Attending classes in person was not an option for seniors Rebecca Webster and Kayla Gullickson. Webster, a studio art major from Milaca, Minn., and Gullickson, an entertainment design major from Menomonie, are roommates and best friends. They made an at-home studio in the entryway of their apartment.
“I think that Professor Tamara has done an excellent job of adapting our class into an online learning environment,” Webster said. “This is my favorite class this semester for a reason. An online format is ideal for myself, as I am a strong, independent learner. And I have much more free time than I would if I was attending in-person classes, which has allowed me to have a better work/life/school balance than other semesters.”
With so many students creating remotely, and with the seemingly day-to-day changes of COVID-19, Brantmeier modified her assignments and requirements to better suit students’ immediate studio needs.
She used to require students to work on canvases as large as 24- by 30-inches. But this semester, students are using smaller canvases to work in smaller spaces, with the largest being 14- by 18-inches. She changed the supply list to have fewer paint colors to free up dollars so students could buy good lighting. And she extended deadlines to be flexible with students’ time as they’re adjusting to changes.
School of Art and Design Director Dave Beck said Brantmeier puts her students first in everything she does. “Her vision for this new normal is inspiring, and helps to remind us about the creative and unique culture we have in the School of Art and Design and at UW-Stout,” he said.
Connecting with her ‘painting babies’
Brantmeier begins every class with a poetry reading to inspire her students. And makes a point to tell them, “Your success is my priority.”
Brantmeier continues this mantra in her remote teaching. She wants her students to know she cares about them and their artwork, whether praising her “painting babies,” as she affectionately calls her first-year students, or strengthening community with advanced students.
At first, she feared the main strength of her teaching skills – her eye contact, her personality, her hand gestures – might be missing while teaching remotely. But she is determined to maintain a level of interpersonal communication to keep their connections strong.
“I’m good at drawing people in,” Brantmeier said. “I need to keep students drawn in in the online classes. So, the classes are always synchronous. My students see me. They see my creative process, my palette, my painting and what I’m painting. They’re able to see all of the elements of how to paint. And this is all a big part of how I connect with my students.”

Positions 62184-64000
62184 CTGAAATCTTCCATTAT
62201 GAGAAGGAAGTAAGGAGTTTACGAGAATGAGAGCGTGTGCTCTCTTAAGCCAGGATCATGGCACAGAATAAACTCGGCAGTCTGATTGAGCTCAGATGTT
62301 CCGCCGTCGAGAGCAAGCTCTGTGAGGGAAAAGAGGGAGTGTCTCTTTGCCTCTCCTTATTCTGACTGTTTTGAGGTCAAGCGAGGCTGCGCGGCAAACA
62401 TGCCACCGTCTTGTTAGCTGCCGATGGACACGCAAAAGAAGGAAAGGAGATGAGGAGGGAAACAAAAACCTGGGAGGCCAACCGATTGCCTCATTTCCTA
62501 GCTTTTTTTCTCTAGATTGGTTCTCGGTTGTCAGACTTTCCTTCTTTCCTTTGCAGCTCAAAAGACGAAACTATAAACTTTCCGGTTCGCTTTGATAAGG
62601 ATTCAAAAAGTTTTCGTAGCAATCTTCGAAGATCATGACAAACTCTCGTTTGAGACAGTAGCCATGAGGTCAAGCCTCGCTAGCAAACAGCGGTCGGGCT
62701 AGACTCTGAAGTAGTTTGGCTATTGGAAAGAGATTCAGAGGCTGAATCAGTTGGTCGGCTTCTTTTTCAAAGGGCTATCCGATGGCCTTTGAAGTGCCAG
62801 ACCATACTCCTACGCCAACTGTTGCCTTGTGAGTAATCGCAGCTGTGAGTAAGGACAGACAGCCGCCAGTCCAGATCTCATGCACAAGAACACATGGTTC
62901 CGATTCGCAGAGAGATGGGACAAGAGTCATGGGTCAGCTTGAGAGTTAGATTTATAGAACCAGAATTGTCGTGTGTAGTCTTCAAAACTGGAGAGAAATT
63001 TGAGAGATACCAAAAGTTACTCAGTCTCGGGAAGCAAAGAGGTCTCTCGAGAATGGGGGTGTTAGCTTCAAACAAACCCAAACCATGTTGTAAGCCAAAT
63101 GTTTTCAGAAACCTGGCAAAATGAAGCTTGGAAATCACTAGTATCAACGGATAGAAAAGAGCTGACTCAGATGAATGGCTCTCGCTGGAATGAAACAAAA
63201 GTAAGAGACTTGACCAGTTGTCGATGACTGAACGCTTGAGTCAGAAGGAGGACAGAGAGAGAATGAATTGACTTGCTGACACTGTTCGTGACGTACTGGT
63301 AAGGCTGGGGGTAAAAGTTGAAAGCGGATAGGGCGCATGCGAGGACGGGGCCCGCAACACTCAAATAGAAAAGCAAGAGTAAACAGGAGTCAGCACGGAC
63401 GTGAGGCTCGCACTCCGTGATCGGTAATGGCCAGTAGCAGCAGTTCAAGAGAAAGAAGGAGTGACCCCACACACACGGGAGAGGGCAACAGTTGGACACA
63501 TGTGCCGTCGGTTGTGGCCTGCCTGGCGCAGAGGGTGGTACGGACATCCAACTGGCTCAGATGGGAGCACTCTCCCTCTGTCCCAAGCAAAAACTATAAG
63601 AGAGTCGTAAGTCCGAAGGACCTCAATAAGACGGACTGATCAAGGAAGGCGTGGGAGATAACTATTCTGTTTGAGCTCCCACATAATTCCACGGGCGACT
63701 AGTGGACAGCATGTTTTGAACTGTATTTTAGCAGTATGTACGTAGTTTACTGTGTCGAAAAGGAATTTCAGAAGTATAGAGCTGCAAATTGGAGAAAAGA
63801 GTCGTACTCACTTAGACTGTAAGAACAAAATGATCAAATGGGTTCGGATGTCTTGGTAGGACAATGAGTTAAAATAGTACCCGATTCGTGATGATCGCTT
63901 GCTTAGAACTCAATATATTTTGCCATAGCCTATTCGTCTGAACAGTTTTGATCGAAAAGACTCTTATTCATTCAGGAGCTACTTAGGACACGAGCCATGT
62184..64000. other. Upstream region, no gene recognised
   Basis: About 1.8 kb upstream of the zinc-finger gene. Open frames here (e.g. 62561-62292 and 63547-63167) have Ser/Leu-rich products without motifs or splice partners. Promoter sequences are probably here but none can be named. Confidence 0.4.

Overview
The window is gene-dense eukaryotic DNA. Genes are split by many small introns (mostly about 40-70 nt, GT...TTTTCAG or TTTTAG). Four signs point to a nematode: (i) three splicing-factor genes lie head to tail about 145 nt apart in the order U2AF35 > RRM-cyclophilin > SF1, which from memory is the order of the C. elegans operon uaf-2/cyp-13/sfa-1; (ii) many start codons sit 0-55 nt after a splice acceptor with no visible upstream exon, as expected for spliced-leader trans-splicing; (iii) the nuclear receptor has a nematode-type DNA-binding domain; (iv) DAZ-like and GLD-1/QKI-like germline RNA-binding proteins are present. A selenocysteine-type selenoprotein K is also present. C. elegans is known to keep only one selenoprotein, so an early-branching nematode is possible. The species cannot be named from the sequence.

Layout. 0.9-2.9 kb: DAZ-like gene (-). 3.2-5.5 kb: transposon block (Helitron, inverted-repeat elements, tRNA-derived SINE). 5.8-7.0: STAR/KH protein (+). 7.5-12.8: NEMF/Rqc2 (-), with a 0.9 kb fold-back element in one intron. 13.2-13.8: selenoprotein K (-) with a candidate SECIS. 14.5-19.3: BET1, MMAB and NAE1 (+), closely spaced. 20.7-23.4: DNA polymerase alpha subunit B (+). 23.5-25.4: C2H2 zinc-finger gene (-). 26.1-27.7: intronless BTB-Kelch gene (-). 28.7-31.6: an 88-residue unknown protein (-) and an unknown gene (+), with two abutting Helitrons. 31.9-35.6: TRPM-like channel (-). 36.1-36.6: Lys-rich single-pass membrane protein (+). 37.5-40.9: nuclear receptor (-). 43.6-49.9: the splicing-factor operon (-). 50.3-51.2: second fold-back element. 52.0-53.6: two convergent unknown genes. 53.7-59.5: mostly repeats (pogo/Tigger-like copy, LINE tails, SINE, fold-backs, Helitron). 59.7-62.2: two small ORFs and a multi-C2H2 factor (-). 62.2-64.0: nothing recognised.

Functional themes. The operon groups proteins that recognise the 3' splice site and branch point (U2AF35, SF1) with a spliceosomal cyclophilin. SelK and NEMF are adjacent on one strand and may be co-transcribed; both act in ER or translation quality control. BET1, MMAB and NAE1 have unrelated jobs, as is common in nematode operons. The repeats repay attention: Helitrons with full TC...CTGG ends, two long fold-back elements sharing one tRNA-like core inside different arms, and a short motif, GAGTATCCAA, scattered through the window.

Brantmeier records her live painting demos and uploads them onto Canvas, so students can rewatch the demos as needed and even pause the video while they’re painting.
“I also learned that students don’t need a perfect setting or background music,” she said. “They don’t care about perfection. They want realness. I can make a mistake and they know I’m the same person at home as I am in the classroom.”
"Tamara is a fearless teacher. We are lucky to have her thoughtful determination at Stout,” said Charles Lume, chair of the department.
Roving still lifes
Students in Brantmeier’s classes create still lifes and landscapes. She needed to devise a way for them to take their artwork and still life subjects with them wherever they decide to work. So, she created the “shoebox still life.”
“Students build a little environment with three objects, and they light it with an LED,” Brantmeier said. “It’s a controlled setup they can move around – a roving still life. They can have consistency with what they’re painting and flexibility to take it all with them. And it’s small, so it fits wherever they’re working, on campus or at home.”
Students will use their shoebox still lifes for two paintings; a classic observation and an abstraction and luminosity project. Soon, Brantmeier will critique the still lifes in the campus studio while students watch and listen from home. “I’ll feel like a live reporter,” she said.
Brantmeier plans to continue to make videos in the future, even when classes resume to being fully in-person.
“The videos will make the students’ learning experience stronger,” she said. “I’m really grateful for this experience. It’s forced me to learn new skills. And, as someone who overexplains things, I’ve had to be more concise and on point with my instruction.”
Looking ahead at new projects, she said, “I’m so in it right now. It’s really one day at a time, making videos on the fly. But I am glad to teach online. It feels consistent.”
The School of Art and Design offers seven fine arts programs, including a master’s in design.